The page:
BBC agrees to big damages payout to Lord McAlpine

NIGHTMARE::The ex-Tory party treasurer said he was ‘consigned to the lowest circle of hell’ by a report that falsely linked him to child abuse claims

The Guardian, london

Sat, Nov 17, 2012 - Page 7

The BBC will pay £185,000 (US$294,000) in damages to Lord McAlpine following the Newsnight program broadcast earlier this month which wrongly linked the former Conservative party treasurer to historic allegations of child sexual abuse.

It is one of the largest sums ever paid out by the publicly funded corporation and will set a precedent for other legal actions the peer has in train against ITV, and other media organizations and individuals.

In a brief statement, the BBC said it had “agreed terms with Lord McAlpine to settle his claim of libel against the Corporation. The settlement is comprehensive and reflects the gravity of the allegations that were wrongly made.”


It is understood that despite the payment, the BBC and McAlpine, 70, have reached an agreement in which he will say that he still holds the BBC “in great esteem” when statements are read out in open court confirming the damages.

The concession was welcomed by the BBC as it battles to restore its reputation after the error, which led to the resignation of director general George Entwistle.

However, despite the money paid, McAlpine’s lawyer said that the peer was “more than aware that the ultimate people who will be paying any monies that he may receive are in fact the licence payers, the people who really own the BBC” and that any settlement “reached is tempered in the light of that.”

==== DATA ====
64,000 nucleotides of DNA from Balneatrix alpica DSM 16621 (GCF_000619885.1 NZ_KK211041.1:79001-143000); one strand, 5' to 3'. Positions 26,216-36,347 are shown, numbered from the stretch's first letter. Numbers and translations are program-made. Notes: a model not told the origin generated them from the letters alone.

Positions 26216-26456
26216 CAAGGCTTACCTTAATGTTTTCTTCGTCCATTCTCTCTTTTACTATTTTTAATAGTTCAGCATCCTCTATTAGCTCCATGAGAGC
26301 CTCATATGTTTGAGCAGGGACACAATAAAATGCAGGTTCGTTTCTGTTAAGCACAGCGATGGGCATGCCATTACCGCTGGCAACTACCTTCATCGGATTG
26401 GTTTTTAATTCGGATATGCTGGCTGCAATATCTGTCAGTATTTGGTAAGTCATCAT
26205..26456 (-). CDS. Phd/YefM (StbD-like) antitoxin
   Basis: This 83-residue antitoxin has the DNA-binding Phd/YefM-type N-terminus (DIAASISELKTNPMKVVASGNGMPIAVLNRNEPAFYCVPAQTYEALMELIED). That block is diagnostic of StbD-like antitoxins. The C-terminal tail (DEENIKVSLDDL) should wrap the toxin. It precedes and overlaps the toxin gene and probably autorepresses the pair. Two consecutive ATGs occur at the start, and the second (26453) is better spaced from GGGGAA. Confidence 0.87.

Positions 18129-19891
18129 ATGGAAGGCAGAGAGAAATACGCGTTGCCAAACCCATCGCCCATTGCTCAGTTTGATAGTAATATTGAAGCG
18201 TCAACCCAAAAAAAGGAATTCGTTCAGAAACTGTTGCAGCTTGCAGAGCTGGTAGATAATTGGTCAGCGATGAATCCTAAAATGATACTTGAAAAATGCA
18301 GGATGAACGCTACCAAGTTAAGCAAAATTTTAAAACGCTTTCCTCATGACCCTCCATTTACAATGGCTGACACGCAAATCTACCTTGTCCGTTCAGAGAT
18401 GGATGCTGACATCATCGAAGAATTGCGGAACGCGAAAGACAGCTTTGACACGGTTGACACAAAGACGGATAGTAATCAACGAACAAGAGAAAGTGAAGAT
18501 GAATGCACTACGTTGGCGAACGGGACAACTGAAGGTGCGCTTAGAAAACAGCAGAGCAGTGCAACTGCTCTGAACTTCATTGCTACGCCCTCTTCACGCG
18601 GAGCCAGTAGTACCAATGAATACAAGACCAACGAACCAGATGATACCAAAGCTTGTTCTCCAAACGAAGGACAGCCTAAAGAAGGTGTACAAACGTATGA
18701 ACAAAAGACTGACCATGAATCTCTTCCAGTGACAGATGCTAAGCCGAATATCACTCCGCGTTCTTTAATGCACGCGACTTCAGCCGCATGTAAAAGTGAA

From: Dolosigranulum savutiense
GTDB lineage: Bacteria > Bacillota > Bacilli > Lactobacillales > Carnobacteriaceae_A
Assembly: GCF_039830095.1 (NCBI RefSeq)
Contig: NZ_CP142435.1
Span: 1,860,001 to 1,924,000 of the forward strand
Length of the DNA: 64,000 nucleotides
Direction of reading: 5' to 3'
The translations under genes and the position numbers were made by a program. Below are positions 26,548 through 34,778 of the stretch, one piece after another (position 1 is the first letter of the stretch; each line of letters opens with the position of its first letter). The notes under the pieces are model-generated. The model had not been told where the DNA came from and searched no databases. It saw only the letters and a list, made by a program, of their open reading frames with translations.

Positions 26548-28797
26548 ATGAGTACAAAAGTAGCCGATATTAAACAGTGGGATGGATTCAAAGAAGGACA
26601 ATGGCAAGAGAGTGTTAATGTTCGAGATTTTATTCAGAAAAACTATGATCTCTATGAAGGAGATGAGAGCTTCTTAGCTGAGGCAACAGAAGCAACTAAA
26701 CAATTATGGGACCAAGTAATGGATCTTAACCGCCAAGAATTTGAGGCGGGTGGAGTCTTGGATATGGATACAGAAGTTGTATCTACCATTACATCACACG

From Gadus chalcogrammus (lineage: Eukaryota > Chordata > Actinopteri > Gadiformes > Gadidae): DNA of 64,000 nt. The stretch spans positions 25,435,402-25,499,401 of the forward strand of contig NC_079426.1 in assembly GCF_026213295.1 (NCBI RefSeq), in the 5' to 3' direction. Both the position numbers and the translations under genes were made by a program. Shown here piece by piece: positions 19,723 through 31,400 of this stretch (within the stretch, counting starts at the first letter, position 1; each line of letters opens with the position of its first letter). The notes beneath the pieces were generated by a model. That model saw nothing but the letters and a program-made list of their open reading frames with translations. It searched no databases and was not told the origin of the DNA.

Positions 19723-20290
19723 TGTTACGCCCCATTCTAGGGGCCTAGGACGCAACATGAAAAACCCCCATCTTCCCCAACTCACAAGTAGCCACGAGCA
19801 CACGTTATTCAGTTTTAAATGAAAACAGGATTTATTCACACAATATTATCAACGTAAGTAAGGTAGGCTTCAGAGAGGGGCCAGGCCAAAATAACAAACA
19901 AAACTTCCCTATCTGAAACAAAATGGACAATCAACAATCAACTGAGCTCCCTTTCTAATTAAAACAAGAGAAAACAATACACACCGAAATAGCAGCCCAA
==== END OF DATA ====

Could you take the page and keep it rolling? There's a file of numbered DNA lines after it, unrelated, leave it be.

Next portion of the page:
The highest sum the BBC has paid in recent years was £500,000 to African diamond firm Oryx Natural Resources, which the BBC wrongly linked to Osama bin Laden.


Earlier on Thursday Andrew Reid, McAlpine’s lawyer, said ITV’s This Morning was top of “a very long list” of those facing legal action from the peer over false accusations in relation to child abuse. Also likely to be targeted is Sally Bercow, the wife of Speaker of the House of Commons John Bercow, who had tweeted the peer’s name after the Newsnight program.

Reid said yesterday that if those on the list failed to come forward to apologize he would have no choice but to sue. Some people, including Guardian columnist George Monbiot, have already apologized to the peer in writing. Bercow had made an apology on Twitter, but Reid appeared not to be aware of this.

McAlpine spoke on Thursday about how he was “consigned to the lowest circle of hell” by the BBC Newsnight report that inaccurately linked him to child abuse claims at a north Wales care home.